Tag Archives: 49

The Key

In less than two weeks, I’ll cross the threshold from 49 to 50. This year, and this blog, have flown by. I haven’t written much of late because I’ve been fervently and joyfully working night and day on the things I intended to do to make myself ready for this new decade!

To approach my fiftieth birthday with intention and attention has been a great gift to myself. I’ve shed both the limiting habit of self-doubt, and fifteen unwanted pounds. It’s been no secret to anyone but me that I’m exceptionally smart, but for the first time *I* am fully confident that my tremendous intellect, imperfect creativity and bold curiosity have an important place in this world.

In reflection, a few things have been key to this “training up” for turning toward my decade of power.

One has been recognizing the things that drive me, and putting them to work on my own behalf. I have always been someone who carefully calculates, then takes, profitable risks. Once I recognized this, I intentionally cultivated that risk-taking into entrepreneurial savvy, creating both a successful small business and a growing social history project, right in the middle of this economic recession.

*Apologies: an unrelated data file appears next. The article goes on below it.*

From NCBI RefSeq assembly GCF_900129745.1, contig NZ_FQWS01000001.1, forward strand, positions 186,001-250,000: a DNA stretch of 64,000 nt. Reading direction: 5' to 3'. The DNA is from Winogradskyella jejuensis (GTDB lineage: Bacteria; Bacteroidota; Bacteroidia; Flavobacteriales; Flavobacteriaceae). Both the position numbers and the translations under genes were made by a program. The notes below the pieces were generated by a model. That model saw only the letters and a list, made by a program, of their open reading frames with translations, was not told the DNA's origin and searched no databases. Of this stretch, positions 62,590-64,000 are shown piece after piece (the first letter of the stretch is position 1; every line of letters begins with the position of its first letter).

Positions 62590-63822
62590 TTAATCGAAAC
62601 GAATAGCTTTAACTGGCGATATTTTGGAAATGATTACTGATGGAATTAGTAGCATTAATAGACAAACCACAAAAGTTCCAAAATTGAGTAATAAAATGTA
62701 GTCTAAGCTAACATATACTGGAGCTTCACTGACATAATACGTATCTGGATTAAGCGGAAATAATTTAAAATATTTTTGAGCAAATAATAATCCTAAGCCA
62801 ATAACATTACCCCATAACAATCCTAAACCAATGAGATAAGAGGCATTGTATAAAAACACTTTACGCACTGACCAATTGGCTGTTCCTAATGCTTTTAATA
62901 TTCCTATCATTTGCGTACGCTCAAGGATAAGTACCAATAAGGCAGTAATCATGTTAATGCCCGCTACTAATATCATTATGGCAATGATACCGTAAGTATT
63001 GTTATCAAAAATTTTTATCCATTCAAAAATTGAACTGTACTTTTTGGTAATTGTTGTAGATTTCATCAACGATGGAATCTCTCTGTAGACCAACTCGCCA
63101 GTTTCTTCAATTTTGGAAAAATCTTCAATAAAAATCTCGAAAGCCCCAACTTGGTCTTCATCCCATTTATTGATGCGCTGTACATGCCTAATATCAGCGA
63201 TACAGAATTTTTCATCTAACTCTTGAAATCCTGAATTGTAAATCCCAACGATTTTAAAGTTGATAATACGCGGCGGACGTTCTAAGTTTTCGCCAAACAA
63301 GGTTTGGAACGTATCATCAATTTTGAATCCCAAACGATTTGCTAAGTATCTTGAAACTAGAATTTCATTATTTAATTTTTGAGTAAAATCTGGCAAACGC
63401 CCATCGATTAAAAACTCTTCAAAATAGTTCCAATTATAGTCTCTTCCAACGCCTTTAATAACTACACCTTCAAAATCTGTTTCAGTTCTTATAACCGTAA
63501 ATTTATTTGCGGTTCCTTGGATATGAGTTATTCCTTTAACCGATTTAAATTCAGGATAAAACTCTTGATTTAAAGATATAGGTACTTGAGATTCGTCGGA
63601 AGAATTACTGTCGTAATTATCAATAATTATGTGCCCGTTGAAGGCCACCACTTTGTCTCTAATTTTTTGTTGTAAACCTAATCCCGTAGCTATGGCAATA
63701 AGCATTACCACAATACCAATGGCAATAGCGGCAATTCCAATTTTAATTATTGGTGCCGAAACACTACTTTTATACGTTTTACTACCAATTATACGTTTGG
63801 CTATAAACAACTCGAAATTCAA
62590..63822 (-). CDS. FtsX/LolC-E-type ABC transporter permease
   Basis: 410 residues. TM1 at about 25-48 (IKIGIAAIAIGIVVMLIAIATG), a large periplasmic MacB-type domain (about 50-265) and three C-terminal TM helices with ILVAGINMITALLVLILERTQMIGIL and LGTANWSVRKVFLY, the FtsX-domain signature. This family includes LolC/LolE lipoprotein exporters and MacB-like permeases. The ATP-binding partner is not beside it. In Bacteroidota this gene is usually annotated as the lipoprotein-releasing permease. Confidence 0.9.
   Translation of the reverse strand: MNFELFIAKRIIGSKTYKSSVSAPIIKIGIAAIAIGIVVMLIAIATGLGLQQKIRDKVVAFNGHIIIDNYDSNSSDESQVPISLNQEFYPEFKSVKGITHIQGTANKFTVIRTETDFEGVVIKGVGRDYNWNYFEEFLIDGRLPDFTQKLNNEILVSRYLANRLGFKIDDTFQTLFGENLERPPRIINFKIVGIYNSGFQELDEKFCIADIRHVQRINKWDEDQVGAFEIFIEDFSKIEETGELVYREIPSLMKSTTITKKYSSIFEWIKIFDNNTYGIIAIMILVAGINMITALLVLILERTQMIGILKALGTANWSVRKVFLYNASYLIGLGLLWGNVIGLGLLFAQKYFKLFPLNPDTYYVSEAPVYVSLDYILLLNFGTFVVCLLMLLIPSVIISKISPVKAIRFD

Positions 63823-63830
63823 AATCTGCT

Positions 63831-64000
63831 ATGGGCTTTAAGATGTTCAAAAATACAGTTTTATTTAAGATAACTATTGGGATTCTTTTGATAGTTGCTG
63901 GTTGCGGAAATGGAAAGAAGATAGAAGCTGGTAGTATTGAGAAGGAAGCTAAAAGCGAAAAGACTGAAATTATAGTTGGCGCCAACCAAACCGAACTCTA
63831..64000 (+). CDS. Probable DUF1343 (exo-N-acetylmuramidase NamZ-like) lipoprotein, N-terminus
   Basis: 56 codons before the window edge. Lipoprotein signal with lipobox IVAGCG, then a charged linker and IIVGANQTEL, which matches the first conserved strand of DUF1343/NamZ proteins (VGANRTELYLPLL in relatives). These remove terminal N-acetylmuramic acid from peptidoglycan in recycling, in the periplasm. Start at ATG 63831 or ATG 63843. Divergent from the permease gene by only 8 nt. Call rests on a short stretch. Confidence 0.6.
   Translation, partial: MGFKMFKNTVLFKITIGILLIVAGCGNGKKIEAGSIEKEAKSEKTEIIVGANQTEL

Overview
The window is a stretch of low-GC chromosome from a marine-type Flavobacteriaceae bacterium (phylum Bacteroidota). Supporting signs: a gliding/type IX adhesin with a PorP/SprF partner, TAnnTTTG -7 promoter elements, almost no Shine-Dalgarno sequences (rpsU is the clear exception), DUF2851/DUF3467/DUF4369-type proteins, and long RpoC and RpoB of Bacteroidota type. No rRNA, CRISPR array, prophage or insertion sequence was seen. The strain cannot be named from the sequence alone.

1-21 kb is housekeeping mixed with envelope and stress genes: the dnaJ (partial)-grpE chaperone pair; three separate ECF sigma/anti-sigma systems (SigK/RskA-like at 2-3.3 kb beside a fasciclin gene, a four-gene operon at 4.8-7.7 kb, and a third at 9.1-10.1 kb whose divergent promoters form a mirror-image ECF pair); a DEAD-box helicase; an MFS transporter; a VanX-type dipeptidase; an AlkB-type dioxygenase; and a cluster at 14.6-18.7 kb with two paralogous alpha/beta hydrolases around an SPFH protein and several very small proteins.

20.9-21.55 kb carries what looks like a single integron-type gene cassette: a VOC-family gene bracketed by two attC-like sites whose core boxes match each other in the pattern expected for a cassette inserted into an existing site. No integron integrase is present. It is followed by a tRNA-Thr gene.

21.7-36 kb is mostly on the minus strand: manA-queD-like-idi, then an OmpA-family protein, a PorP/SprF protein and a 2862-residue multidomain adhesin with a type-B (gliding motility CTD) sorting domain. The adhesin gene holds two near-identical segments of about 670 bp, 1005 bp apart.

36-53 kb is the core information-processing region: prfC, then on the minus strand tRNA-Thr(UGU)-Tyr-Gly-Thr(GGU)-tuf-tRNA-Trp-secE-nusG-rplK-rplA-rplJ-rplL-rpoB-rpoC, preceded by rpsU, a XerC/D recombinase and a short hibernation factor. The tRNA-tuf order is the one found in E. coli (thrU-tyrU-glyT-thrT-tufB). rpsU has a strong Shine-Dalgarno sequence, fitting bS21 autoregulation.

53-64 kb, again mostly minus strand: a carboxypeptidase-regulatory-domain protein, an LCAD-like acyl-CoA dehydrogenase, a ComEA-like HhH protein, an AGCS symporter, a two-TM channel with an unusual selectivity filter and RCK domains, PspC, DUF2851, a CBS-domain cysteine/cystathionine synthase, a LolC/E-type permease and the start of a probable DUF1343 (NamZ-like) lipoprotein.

Another  key has been learning to treat my self – especially my embodied self — with kindness. This has led to greater patience with pain, and more energy. It’s also had the unusual side-effect of putting my most serious illness, a fatal tendency to take myself too seriously, into remission.

But the key that matters most isn’t metaphorical; it’s a literal key. It’s the door key to a place called The Writer’s Mill, a co-working space for serious writers. It’s a place full of people who are, in the words of Mary Heaton Vorse, “applying the seat of the pants to the seat of the chair” every day to write  articles, and blogs, stories and books. It’s a place for people who say without mumbling “writer” when asked who they are in the world. It’s the place I’ve been too afraid to say that I belong. Until now.

I plan to unlock my fiftieth year with the key to that front door.

Right Where You Are Now

“When I grow up, I’m going to be a trillionaire, and you are going to be right where you are now!” said an angry Zach to his dad.

How easily a seven-year-old kid can chill a grown man’s soul.

Zach’s taunt goes straight to the heart of unspeakable fear of middle age: This is it. The best you are ever going to be is right where you are now. And right where you are right now,  quickly approaching fifty, is not where you ever dreamed you’d be. Not even close.

I spent my youth cultivating dreams. What kid didn’t fantasize that she would grow up to be a millionaire (back before the wealth gap made mere billionaires irrelevant) or a famous writer, or simply well-known and better-liked than she’d been in high school? As we got older, those dreams became more modest and concrete in their intentions.  After a few glasses of wine, one friend confesses a long-held secret plan to live in Paris, at least for a little while. A peripatetic artist tells me that he dreams of coming home to a house instead of an apartment, and seeing a light on at the window because someone inside is waiting for him.